In mature academic units, in well-established disciplines, the need to project a collective presence is not so critical for individual achievement. Under these circumstance, individual faculty or small groups of faculty can operate in their natural role as intellectual entrepreneurs and rely (tacitly) on the established, socio-political disciplinary infrastructure, in their home school and in the field more generally. This is not the case for us. In collaboration with our colleagues globally, ENE continues to play a critical leadership role in helping to establish such a robust disciplinary infrastructure. Since our formation in 2004, this need for leadership-at-large has continued to place an additional load on ENE faculty, as compared with our peers in the established engineering disciplines. This is not about to change.
As we consider how we can best fulfill our ongoing leadership role in the EER&I community, nationally and globally, we should have a conversation about how our individual efforts can be better coordinated so that the collective value of these is increased. Individually we make an exceedingly large number of important contributions to the community at large. However it seems we undertake these in relative isolation one from the other. How can we be more collectively strategic about the external roles we take on to ensure that, as ENE, we make the very most of the opportunities to serve the EER&I community?
- Aug 7: ENGR 132, 8 week module ends, ARMS
- Aug 8: Commencement
- Aug 15: ENE End-of-Summer Potluck, Happy Hollow Park, Shelter #1, 4-9pm
- Aug 19: ENE Faculty Advance (incl. visit by Provost) , WANG 3501, 9:00am-3:30pm
- Aug 24: Classes commence
- Aug 27: ENE Research Seminar ARMS BO71 3:30pm (Weekly)
- Aug 28: ENE Staff Meeting, 8:30-9:30, TBD
- Sept 2: ENE Faculty Meeting, 9:30-10:30am, WANG 3501
- Sept 2: Assistant Professor meet with Head, 10:30-11:30am, WANG 3501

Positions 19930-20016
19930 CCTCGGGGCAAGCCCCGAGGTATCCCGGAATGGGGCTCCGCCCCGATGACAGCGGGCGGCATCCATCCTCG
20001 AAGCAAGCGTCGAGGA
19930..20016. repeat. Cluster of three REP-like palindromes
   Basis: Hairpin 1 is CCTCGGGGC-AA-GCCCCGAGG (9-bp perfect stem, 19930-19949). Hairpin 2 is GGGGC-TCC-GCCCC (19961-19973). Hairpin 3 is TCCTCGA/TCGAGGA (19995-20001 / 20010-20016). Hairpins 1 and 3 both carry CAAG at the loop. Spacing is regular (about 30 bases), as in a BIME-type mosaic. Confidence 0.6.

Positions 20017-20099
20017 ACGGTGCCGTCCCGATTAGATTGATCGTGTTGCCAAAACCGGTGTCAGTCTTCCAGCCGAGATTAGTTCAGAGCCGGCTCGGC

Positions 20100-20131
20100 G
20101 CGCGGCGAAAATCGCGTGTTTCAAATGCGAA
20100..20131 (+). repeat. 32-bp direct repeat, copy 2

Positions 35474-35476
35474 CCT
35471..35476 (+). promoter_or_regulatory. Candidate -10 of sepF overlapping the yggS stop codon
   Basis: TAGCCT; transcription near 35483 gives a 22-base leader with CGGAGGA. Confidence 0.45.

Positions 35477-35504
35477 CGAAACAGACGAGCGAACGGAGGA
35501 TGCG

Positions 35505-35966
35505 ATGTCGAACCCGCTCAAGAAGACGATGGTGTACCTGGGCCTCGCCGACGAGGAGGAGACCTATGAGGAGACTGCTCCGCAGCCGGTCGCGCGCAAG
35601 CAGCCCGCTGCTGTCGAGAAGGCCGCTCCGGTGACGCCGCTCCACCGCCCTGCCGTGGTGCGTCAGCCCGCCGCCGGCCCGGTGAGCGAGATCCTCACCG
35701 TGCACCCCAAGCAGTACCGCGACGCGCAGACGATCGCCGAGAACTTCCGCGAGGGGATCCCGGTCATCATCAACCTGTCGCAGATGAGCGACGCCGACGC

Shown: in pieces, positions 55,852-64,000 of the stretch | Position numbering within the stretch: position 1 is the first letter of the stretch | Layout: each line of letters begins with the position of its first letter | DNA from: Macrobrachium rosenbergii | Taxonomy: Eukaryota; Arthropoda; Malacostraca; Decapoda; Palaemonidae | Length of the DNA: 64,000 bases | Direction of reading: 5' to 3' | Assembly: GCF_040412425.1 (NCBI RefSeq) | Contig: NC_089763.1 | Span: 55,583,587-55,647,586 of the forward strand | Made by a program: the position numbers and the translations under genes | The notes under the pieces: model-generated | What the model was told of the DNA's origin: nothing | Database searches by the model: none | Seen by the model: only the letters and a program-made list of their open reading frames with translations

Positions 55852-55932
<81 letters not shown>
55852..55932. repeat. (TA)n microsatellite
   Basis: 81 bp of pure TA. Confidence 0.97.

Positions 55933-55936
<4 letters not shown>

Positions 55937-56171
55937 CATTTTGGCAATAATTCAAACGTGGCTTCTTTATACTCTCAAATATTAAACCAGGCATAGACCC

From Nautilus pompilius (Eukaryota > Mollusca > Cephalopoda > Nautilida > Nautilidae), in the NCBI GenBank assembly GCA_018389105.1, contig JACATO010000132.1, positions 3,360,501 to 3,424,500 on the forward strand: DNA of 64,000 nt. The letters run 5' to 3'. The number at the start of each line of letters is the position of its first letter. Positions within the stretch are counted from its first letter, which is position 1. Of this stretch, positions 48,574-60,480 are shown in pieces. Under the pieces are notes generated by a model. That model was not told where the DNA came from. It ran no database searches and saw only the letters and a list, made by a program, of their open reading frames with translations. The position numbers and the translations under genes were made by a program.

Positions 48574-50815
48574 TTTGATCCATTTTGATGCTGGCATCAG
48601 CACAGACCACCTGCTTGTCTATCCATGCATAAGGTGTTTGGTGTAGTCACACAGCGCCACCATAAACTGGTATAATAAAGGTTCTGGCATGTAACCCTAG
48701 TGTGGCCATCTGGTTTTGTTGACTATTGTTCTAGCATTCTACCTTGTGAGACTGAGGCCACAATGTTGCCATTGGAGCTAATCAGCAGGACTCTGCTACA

- Sept 7: Labor Day
- Sept 9: Faculty Meeting, 9:30-11:30am, WANG 3501
- Sept 16: ENE Advance Follow-Up, 9:30-11:30am, WANG 3501
- Sept 19: Family Day
- Sept 30: ENE Faculty Meeting, 9:30-10:30am, WANG 3501
- Sept 30: Associate Professors meet with Head, 10:30-11:30, WANG 3501
- Oct 4/5: Big Ten + Grad Expo
- Oct 12/13: Fall Break
- Oct 16: ENE Staff Meeting, 8:30-9:30am, TBD
- Oct 28: ENE Faculty Meeting, 9:30-11:30am, WANG 3501
- Oct 28/29: ENE Grad Program Open House
- Nov 4: ENE Advance Follow-Up, 9:30-11:30, WANG 3501
- Nov 7: Homecoming
- Nov 13: ENE Industrial Advisory Council, 8:00am-3pm, WANG 3501
- Nov 18: Faculty-PhD Student Matching, 9:30-11:30, WANG 3501
- Nov 26/27: Thanksgiving
- Dec 2: ENE Faculty Meeting, 9:30-11:30am, WANG 3501
News and Information: 8/3
Wang Hall certified as Green
Purdue University's received a gold level certification from the Leadership in Energy and Environmental Design, or LEED, organization, recognizing Wang Hall's best-in-class "green" building strategies and practices. ...more
... to Michele Yatchmeneff on successfully defending her dissertation, A Qualitative Study of Motivation in Alaska Native Science and Engineering Program (ANSEP) Precollege Students. Michele is starting as a tenure-track faculty member in the College of Engineering at the University of Alaska Anchorage in the fall. She will be one of the first 2 Alaska Native faculty members in the college, and the other is a colleague also starting this fall. She will join only 4 other Alaska Native faculty members in the university as a whole, to make 6 total.
Funding Opportunities: 8/3
Selected Funding Opportunities:
NSF Gen-3 Engineering Research Centers (ERC): Partnerships in Transformational Research, Education, and Technology The goal of the Engineering Research Centers (ERC) Program is to integrate engineering research and education with technological innovation to transform national prosperity, health, and security. It links scientific discovery to technological innovation and supports engineering graduates who can be leaders in industrial practice and creative pioneers in a global economy. Successful ERCs will demonstrate an infrastructure that integrates and implements research, workforce development, and innovation ecosystem development to address existing gaps and barriers. Awards are for five years with a possible five year renewal. Funding start at $3.5M for year 1 and increases yearly to $4.25M for years 4 and 5.
- Internal deadline: Contact EVPRPlimited@purdue.edu by August 17.
- Sponsor deadlines: Letter of Intent due October 2; Application due December 3